QuestionfinderQuestionfinder    Duminică, 17/05/2015 - 23:12

lying: More correct, but I was going for colloquial here. Lay is often misused for "lie" at least where I'm from.

for whom, again, would be more correct, but I wanted to sound more colloquial. I meant to put "there for" rather than "fight for", I must have brain-farted.

They take us for all we got-quite idiomatic way of saying the same thing, at least in the US

"their guards". I think it sounds odd here. It depends what is meant. If they mean the prison guards, it seems to me "their" makes no sense. If they mean "guardians" in the sense of "the people who are supposed to protect you, then I would say "their" is more appropriate.

Did you understand it that way in the German, or the English? vor nur EINEM gesetz is how I hear it stressed in the german, and also would make more sense semantically. There is only one particular law they are scared of, named in the next line. just A law, sounds more like when we say "it's just a joke"-it's to trivialize what you're referrring to, which seems to be the opposite of what the singer is going for here.

"bought" this works the same in english as in german, I guess. "He was bought" = "He was bribed" or literally, but it's clear from the context that's not what's meant.

Thanks for your detailed comment and thumbs-up.

QuestionfinderQuestionfinder    Luni, 18/05/2015 - 01:31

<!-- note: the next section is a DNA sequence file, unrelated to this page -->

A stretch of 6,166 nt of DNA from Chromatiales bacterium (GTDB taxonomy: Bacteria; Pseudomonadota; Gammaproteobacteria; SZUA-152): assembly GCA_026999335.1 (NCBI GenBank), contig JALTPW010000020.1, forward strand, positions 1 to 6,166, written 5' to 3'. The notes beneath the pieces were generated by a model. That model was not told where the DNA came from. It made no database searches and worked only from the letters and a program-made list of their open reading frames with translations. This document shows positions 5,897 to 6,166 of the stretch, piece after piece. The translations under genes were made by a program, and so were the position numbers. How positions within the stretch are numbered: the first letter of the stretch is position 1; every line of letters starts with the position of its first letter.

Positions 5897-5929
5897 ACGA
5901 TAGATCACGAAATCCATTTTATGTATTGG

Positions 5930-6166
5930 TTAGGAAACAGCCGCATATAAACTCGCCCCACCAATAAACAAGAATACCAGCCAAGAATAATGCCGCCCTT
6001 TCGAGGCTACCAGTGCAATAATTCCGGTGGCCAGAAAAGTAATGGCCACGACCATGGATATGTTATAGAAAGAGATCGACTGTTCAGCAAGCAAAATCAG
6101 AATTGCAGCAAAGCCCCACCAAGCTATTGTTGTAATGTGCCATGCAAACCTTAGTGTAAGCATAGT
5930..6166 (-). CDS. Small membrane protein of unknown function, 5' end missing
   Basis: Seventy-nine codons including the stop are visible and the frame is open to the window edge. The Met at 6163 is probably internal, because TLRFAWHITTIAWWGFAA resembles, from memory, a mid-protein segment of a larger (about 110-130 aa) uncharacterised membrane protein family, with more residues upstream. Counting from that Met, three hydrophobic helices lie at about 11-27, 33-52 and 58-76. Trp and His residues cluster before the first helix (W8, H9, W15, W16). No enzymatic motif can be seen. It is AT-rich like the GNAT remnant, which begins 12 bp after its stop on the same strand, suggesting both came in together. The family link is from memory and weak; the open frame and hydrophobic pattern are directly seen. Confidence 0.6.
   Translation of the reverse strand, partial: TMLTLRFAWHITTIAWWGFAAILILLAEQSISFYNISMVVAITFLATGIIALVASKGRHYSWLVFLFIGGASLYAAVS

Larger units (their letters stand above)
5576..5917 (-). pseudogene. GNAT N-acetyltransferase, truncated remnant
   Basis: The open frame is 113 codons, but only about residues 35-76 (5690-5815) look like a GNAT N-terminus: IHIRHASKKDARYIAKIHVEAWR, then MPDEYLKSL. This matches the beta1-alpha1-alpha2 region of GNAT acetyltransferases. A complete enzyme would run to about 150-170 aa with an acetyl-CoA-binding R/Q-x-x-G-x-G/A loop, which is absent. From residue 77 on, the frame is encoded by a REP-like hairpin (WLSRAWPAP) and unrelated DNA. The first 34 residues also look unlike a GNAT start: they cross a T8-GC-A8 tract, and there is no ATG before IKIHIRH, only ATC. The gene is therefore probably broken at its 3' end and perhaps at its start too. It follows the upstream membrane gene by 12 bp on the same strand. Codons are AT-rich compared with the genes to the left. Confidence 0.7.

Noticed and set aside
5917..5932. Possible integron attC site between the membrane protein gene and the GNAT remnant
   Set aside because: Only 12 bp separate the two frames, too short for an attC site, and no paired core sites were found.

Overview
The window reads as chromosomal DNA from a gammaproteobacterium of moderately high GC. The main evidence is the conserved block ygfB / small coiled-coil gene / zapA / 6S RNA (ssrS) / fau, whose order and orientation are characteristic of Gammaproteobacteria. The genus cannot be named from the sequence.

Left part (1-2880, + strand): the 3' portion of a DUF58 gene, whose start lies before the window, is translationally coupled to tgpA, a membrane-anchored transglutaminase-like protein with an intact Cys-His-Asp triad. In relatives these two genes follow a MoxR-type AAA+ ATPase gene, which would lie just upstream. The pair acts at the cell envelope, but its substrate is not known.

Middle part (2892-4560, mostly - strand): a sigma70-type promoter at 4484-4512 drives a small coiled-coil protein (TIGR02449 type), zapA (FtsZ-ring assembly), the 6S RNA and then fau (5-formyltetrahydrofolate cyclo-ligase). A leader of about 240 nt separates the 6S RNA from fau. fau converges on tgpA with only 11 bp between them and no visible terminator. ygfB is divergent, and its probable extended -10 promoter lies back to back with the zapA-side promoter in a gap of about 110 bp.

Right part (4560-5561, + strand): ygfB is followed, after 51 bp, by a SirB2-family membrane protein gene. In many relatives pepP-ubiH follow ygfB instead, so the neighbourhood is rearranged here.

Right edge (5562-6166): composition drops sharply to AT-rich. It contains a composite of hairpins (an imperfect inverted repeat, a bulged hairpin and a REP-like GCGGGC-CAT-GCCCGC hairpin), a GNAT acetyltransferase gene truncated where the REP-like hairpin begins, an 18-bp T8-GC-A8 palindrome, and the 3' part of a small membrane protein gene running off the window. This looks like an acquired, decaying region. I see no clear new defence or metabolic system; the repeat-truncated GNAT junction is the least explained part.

Well, now that I think about it, I'm hearing it like this:

Sie fürchten sich nur vor einem Gesetz:
Wer für das Volk kämpft, der hat das Recht!

Where the mentioned Gesetz is "Wer für das Volk kämpft, der hat das Recht!", but maybe those two lines aren't actually related in that way. In which case "a" might make more sense

QuestionfinderQuestionfinder    Duminică, 31/05/2015 - 23:30

that would definitely be an alternative. Struggle doesn't have the right connotation, in my opinion. To struggle with something and to fight with something...we say, for example, I struggle with math. Meaning math is very difficult for me. So "the struggle continues" to me, sounds more like "my difficulties continue." Which isn't really what's meant here.

Keep going and continue mean the same thing in this context, except continue sounds less colloquial, which I don't want.

azucarinhoazucarinho    Luni, 01/06/2015 - 06:28

'Definitely': The Fight Goes On... ... indefinitely ...

Hansi K_LauerHansi K_Lauer    Vineri, 19/07/2019 - 05:46

>"Wieviel sind hinter Gittern, die die Freiheit wollen?" = How many are behind bars, that wanna be free?
That doesn't hit the key IMO.
Everybody who is behind bars prefers to be free.
What they mean is: How many are behind bars, that have fought for freedom?

>"und wer die Macht hat, hat das Recht!"
What they mean by this is: Whoever is in power, has the power to tell what the law is supposed to be

>"Your the prisoners of the class struggle" should be spelled: You're the prisoners ...
Isn't it?

JadisJadis    Vineri, 19/07/2019 - 05:54

I'm afraid I disagree a little with you about freedom : it it were meant "who have fought for freedom", I bet it would be "die die Freiheit wollten".
Here it might sound somehow redundant (hinter Gittern sitzen, und die Freiheit wollen), but I think this is the meaning.
For the rest of it, I agree with you.

Hansi K_LauerHansi K_Lauer    Vineri, 19/07/2019 - 14:30

You are right, Jadis.
I just want to make Qf understand what was the meaning of it, what it was they intended to say.
Wink smile